nsurance agencies no longer have to   stick to branded items like coffee mugs   when they give gifts to their clients and prospects because of a new state law being applauded by the Independent Insurance Agents & Brokers of New York, Inc. (IIABNY). The law, which became effective when New York Gov. Andrew Cuomo signed it Aug. 1, eliminates a requirement that insurance agencies give only articles of merchandise that bear the agencies’ names. In the past, that requirement kept insurance agents from giving gifts like restaurant gift certificates or discounts on defensivedriving courses. In addition, the law ups to $25 the value of gifts that agents are allowed to22give clients. The limit was previously $15. Dodge “This is something that many business owners like to do, they like to give a little thankyou for doing business with them,” says Tim Dodge, director of research and media relations for the DeWitt–based IIABNY. He believes the vast majority of insurance agents want to find other ways of competing beyond the prices they charge and show customers that they are grateful. IIABNY members regularly contacted Dodge to consult about the old restrictions, known as anti-rebating provisions, he says. Inquiries concerned a range of potential presents, from gifts like smoke detectors that are tied to loss prevention to gas cards, he continues. Smoke detectors under $15 in value were permissible as long as they bore the agent’s or agency’s name, according to Dodge. But before the new state regulations went into effect, gas cards were not. Still, they were a common cause of inquiry whenever pump prices spiked, he says. See IIABNY, page 6B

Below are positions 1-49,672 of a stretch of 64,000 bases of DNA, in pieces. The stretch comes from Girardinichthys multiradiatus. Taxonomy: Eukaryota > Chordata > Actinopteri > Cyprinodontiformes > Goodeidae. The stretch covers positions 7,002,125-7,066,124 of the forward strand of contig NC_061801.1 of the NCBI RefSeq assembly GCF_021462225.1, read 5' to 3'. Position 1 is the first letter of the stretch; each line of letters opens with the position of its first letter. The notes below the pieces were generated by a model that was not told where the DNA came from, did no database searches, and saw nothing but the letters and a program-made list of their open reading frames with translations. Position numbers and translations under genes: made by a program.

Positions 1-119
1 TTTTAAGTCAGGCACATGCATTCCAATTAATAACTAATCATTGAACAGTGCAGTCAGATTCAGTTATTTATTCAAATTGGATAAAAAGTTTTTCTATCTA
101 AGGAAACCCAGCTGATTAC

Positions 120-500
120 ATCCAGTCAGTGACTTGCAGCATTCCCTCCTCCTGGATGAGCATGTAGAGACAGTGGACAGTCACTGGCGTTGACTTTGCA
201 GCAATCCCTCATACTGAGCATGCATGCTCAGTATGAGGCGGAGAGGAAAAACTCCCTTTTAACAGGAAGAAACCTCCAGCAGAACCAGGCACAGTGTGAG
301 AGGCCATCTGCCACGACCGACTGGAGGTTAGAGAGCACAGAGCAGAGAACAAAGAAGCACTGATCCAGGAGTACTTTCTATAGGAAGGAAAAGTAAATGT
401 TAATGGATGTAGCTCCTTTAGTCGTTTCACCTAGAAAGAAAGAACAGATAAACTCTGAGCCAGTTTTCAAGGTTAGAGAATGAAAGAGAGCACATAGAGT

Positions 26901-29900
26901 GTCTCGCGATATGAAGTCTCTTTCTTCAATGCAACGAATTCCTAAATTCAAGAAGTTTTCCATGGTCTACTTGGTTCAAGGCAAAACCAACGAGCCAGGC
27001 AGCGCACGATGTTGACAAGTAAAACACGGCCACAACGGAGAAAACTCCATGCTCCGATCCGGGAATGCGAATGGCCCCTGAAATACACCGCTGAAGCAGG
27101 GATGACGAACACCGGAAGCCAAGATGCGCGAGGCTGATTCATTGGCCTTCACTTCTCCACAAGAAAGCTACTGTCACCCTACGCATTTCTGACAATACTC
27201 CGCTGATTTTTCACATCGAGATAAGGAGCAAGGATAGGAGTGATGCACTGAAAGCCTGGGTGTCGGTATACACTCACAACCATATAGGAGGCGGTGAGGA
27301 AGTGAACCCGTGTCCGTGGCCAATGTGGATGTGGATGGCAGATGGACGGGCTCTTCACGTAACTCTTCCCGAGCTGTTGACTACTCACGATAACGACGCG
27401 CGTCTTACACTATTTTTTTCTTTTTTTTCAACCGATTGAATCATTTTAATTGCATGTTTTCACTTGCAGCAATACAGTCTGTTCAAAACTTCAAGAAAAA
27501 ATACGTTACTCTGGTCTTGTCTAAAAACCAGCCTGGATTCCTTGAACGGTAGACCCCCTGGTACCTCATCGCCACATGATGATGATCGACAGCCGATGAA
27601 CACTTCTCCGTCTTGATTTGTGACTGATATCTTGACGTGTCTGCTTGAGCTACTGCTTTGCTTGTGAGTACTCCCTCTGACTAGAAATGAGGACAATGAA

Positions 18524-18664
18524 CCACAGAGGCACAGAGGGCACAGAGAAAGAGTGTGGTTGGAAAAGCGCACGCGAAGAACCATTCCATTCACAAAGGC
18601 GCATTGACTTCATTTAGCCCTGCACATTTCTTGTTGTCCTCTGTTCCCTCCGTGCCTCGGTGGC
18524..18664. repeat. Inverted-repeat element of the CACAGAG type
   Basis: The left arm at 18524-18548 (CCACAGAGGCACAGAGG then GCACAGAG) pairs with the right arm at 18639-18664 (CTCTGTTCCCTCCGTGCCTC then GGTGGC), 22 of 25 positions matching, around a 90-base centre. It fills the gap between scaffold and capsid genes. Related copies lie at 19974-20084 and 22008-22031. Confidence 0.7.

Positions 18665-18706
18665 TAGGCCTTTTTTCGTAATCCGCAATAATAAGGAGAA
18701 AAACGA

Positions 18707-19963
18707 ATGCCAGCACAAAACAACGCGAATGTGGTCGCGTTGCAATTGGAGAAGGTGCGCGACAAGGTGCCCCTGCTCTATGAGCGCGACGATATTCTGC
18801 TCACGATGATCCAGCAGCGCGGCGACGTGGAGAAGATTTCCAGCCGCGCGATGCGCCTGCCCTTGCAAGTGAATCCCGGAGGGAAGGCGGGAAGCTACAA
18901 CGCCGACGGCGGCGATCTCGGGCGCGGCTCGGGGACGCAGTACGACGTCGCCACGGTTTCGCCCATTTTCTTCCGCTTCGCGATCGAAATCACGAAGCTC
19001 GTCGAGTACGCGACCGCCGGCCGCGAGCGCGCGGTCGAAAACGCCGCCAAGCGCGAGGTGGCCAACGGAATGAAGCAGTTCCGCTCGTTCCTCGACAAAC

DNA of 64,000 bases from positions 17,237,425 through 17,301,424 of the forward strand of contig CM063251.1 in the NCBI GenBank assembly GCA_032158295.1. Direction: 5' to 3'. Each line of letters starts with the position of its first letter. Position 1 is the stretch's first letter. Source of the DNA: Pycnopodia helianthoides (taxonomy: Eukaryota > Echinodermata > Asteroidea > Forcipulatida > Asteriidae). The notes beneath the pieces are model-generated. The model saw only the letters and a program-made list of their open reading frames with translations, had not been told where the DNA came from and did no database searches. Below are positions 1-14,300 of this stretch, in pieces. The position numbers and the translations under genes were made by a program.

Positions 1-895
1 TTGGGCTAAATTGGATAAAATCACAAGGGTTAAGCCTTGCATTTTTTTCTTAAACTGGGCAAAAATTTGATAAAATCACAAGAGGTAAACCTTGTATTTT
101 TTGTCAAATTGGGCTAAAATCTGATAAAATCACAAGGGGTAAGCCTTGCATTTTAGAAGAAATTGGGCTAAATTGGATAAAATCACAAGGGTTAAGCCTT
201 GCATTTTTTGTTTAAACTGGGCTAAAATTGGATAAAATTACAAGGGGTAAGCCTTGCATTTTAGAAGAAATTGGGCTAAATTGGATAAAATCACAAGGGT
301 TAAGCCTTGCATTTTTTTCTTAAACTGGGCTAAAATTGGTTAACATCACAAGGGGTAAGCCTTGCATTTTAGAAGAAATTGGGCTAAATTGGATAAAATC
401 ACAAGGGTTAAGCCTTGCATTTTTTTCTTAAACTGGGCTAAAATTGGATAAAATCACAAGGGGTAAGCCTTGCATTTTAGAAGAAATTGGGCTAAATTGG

2B • The Central New York Business Journal


August 24, 2012

Occupational fraud: It could happen to you The final part of a 3-part series.